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Stanford Encyclopedia of Philosophy
Notes to Pragmatic Arguments for Belief in God
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1. Translated by W.K.C. Guthrie.

2. Some commentators read the Will-to-Believe essay as advancing a truth-dependent argument.

3. My analysis here is influenced by (Gale 1990: 358).

4. On the many-gods objection to Pascal's Wager, see (Jordan 2002: 219-23).

5. I do not suggest that this brief argument is a complete summary of Gale's detailed objection to James.

6. This is obvious to consequentialist eyes, and, arguably, plausible (even if not obvious) to any who hold that moral duties are defeasible.

7. See (Somerville 1995: 1, 76-94).

8. This point is made in (Stove 2003: 34).

9. Is (12) well supported? Two commentators (neither of whom could be called theistic apologists) characterize the relevant social science literature as “…a huge, and growing literature that finds religion to be a reliable source of better mental and even physical health… regardless of the age, sex, race, ethnicity, nationality, or time period of the population being studies”. (Stark and Fink 2000: 31-2). See also (Koenig, McCullough, and Larson 2001).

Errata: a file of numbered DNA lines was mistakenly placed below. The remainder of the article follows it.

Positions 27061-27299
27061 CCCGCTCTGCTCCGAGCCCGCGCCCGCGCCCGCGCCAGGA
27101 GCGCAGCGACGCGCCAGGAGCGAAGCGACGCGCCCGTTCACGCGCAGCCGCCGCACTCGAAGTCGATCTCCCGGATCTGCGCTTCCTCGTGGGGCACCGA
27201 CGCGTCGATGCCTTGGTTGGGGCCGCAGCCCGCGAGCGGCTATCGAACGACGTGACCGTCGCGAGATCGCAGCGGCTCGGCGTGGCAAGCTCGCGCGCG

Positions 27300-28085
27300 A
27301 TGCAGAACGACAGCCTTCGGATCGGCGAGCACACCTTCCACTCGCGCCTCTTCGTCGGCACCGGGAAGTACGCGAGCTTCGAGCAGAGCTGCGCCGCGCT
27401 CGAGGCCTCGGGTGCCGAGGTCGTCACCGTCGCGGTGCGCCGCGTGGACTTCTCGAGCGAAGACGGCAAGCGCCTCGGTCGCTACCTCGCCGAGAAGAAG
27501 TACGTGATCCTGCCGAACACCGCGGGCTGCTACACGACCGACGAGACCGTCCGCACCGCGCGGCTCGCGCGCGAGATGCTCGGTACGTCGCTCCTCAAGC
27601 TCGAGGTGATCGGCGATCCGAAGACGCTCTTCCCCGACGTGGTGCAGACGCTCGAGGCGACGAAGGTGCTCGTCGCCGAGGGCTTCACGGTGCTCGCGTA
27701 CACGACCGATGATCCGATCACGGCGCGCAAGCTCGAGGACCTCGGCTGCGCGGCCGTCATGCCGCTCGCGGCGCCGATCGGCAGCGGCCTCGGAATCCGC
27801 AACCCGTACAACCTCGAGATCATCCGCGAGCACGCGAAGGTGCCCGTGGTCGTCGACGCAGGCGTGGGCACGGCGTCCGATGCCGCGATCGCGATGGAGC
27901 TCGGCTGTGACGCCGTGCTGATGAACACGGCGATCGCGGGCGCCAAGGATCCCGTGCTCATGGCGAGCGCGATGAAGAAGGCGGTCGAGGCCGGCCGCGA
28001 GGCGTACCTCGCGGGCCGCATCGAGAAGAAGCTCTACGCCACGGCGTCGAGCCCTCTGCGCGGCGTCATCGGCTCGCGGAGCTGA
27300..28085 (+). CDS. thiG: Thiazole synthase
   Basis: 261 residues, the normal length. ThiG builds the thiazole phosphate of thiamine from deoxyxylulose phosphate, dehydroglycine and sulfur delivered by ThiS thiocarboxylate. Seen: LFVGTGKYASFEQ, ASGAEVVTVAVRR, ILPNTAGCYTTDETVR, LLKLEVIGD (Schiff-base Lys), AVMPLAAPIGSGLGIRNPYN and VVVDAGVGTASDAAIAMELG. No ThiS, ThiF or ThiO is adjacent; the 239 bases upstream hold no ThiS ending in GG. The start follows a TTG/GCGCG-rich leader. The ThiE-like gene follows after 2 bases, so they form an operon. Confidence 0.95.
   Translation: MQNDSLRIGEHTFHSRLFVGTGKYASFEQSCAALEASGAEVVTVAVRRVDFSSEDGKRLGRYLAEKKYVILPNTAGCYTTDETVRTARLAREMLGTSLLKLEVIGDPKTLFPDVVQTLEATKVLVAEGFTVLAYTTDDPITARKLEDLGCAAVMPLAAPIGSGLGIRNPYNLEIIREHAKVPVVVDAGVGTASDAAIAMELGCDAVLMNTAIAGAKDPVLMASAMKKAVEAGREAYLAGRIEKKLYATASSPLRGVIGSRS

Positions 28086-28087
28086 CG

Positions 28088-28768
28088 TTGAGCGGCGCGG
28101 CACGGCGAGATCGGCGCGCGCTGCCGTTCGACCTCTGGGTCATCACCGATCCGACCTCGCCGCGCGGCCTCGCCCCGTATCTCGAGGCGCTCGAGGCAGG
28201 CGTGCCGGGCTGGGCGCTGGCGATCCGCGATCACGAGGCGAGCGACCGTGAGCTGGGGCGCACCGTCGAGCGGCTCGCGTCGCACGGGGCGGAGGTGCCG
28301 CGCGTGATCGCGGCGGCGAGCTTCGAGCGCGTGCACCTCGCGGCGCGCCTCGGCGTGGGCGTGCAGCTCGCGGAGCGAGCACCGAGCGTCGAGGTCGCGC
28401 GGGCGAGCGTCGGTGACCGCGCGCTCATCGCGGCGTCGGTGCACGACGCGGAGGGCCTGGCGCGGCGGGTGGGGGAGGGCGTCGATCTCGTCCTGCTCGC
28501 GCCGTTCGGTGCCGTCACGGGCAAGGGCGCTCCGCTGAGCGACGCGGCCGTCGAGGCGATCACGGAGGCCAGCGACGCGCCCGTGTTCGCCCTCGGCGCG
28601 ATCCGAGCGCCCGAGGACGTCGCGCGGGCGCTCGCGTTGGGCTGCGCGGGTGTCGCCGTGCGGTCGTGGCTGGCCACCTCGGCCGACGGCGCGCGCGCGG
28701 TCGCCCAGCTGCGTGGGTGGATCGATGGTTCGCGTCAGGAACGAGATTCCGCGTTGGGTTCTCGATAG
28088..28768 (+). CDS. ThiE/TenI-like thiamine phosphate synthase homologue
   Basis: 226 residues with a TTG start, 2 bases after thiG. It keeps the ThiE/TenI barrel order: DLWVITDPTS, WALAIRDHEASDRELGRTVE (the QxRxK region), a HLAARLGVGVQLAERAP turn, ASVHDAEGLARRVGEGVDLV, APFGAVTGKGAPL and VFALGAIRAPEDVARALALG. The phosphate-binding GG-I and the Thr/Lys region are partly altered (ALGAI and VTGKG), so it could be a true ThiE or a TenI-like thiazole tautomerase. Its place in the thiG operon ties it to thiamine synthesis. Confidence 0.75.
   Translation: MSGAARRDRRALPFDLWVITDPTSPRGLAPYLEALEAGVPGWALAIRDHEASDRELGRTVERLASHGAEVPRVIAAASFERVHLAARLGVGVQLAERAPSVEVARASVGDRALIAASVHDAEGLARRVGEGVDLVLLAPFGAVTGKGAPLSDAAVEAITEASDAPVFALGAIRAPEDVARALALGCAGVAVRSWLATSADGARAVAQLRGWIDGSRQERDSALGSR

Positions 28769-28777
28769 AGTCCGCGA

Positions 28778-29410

10. For a discussion concerning the various kinds of rationality and the relations among them, see (Moser 1985: 211-38); for an objection to this idea see (Feldman 2000: 693-95).

Copyright © 2004
Jeff Jordan
University of Delaware

Notes to Pragmatic Arguments for Belief in God
Stanford Encyclopedia of Philosophy